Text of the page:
Columns | Locomotif
Alone In Kyiv
Once the cameras stop clicking, Zelensky returns to the bunker in Kyiv, as freedom’s last solitary hero
24 Feb, 2023
THIS WAR IS ELSEWHERE, and no earnest headline can reduce the distance between the call of conscience and the urgency of diplomacy. Flashes of human drama and the bare romance of resistance may shatter the ordinariness the world has come to bestow upon this war. It may have brought together nations in a rare display of international morality, and still the solidarity of the outraged is not matched by the scale of action against the invader. On the first anniversary of Russia’s invasion of Ukraine, what sets this war apart is the enormity of our failure in uniting against the aggressor. This failure cannot be compensated by arming the victim with weapons and symbolism.
And it is what differentiates this war from its genetic predecessor, World War II, when, eight decades ago, another dictator swayed by his self-portrait as a national redeemer with arbitrary powers over the destiny of others thought that controlling geography was the surest way to own history. Then the response, shared by the last leaders of active moral idealism, was powered by a consensus on evil. Today we let Vladimir Putin, no matter how Russia struggles to win this war, threaten the West, his real enemy, with a nuclear attack. Putin’s Russia can’t afford to lose, but the West can help Russia seek post-Putin peace with the world. For that to happen, the powers that are united behind the victim cannot remain disunited against the villain.
The contrast alone tells the story about the insufficiency of solidarity—and the convenience of not offending Putin beyond a point. Volodymyr Zelensky, the citizen president in a tee shirt with a graphic message for the world, is fighting two wars. One for staying alive in the ruins, with defiance and courage. The other is for winning the global conscience: there he is, from a London stage hugging an emotional reporter; chatting with a foreign correspondent from his bunker in Kyiv; always playing up his vulnerability as his moral strength; and pleading for more fighter jets… He is the Everyman Victim.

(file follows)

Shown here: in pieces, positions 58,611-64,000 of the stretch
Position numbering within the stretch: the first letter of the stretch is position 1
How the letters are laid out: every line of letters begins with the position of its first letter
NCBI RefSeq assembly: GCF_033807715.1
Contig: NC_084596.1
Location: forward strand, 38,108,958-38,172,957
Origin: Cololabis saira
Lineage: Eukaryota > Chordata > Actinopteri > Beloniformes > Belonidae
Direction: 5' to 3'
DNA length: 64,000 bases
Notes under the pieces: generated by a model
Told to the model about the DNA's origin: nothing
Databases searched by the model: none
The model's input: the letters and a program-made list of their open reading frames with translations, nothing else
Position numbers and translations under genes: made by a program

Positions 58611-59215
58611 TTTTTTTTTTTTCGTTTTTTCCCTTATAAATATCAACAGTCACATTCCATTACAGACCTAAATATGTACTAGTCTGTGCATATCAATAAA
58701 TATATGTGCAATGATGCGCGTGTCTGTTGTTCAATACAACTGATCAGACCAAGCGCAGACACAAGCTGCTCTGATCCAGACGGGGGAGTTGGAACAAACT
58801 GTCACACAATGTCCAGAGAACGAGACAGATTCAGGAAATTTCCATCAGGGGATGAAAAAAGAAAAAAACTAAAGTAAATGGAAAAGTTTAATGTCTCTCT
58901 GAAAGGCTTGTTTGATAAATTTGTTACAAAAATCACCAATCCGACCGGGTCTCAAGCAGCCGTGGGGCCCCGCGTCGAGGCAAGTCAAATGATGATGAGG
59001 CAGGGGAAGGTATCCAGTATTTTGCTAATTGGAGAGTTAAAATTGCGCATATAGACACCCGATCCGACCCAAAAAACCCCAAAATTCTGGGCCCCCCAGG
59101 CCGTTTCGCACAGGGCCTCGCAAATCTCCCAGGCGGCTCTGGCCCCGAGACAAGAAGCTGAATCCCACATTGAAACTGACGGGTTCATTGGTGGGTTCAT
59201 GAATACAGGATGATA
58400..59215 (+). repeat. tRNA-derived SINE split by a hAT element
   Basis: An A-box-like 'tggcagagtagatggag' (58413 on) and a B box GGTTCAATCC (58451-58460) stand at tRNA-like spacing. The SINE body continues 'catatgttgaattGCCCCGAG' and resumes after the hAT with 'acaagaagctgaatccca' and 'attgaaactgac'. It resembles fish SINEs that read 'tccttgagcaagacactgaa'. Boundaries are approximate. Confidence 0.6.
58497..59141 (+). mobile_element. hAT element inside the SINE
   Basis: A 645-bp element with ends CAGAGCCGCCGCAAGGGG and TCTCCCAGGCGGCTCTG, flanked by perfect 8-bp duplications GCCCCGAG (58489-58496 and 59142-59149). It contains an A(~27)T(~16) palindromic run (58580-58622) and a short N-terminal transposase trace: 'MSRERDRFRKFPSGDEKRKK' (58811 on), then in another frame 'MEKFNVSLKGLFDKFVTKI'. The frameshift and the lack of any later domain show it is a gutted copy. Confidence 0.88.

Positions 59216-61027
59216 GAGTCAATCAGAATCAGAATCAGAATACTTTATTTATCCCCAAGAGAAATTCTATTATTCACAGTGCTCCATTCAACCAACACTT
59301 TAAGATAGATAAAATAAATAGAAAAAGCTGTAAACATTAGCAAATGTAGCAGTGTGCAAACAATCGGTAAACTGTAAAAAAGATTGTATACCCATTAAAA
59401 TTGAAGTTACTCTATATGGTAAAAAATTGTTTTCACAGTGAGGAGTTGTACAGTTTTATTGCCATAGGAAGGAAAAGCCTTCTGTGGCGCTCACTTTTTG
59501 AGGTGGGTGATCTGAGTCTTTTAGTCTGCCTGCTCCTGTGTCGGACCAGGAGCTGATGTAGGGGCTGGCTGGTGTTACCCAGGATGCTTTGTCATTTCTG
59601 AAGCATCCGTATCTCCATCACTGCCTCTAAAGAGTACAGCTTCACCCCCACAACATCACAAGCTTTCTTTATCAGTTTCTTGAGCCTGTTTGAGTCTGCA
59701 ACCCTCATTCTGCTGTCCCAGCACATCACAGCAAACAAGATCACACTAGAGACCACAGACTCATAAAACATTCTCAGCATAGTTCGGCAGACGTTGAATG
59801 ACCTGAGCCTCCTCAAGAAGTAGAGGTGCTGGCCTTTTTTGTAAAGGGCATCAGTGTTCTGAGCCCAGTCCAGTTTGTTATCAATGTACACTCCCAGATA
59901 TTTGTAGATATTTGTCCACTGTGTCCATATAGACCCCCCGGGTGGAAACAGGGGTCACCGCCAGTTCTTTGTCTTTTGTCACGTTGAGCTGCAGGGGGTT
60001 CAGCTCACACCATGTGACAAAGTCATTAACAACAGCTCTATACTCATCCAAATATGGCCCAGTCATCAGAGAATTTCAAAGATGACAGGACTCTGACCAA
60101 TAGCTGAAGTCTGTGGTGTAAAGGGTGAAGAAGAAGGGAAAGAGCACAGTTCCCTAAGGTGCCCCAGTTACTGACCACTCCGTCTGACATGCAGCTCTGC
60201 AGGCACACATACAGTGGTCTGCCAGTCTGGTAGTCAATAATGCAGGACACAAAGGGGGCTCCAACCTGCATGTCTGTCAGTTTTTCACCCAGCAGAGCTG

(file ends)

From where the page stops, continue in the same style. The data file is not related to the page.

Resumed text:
At the Munich Security Conference in February last year, just before the Russian invasion, he said: “The architecture of world security is fragile and needs to be updated. The rules that the world agreed upon decades ago no longer work. They do not keep up with new threats, and they are not effective in overcoming them. They offer a cough syrup when what you need is a Covid vaccine.” He remembered the irony of the venue: it was from the same conference that Putin once raged against the decadent West, giving an explanation in advance for Russia’s eventual annexation of Crimea.
Within the current architecture of global security, Zelensky will remain a lone fighter even as he gets arms and photo ops of solidarity from the cautious West. Set against the solitary freedom fighter is the warmonger floating in the fantasy of a Slavic imperium. Isolation aggravates Putin’s sense of hurt and humiliation. His predecessors in the history of me-alone madness too seethed in isolation, inventing dehumanising ways to legitimise their transborder bloodlust. Putin’s Russia of the mind—an imperium sustained by a rehashed history—can be expanded only by real-time conquest.
He is perhaps the only dictator who qualifies as a bona fide fascist at a time when the term of abuse is lazily hurled at sundry authoritarians and other illiberal rulers (‘The Attack of Stereotypes’, Open, February 27, 2023). And it’s Putin, harking back to the Soviet mindset, who is calling the enemy fascist. As the American historian Timothy Snyder has written in an essay, “Fascists calling other people ‘fascists’ is fascism taken to its illogical extreme as a cult of unreason. It is a final point where hate speech inverts reality and propaganda is pure insistence. It is the apogee of will over thought. Calling others fascists while being a fascist is the essential Putinist practice.” Putin has taken a return trip to the darker recesses of the past as revenge against a world that doesn’t comprehend his nationalist-imperialist sentiments. Putin’s war is for the sake of an existential definition, like the fascist wars of the past.
This war, too, began in an abstraction born in a desperate mind. Ukraine, with its long history of freedom and subjugation, was denied its identity for the sustenance of Putin’s abstraction. In another time, when another genocidal fantasist sent his troops and tanks to another country for the sake of self-definition, the united front against unfreedom won, and it was Russia that paid the heaviest price for a human principle. Zelensky’s allies are pragmatists; they weigh the pros and cons as they promise him arms and indulge him as a warrior-president. Once the cameras stop clicking, he returns to the bunker in Kyiv, as freedom’s last solitary hero. The normalisation of the terror he and his people endure makes the progress of freedom in this century all the more tentative.
About The Author
S Prasannarajan is the Editor of Open magazine
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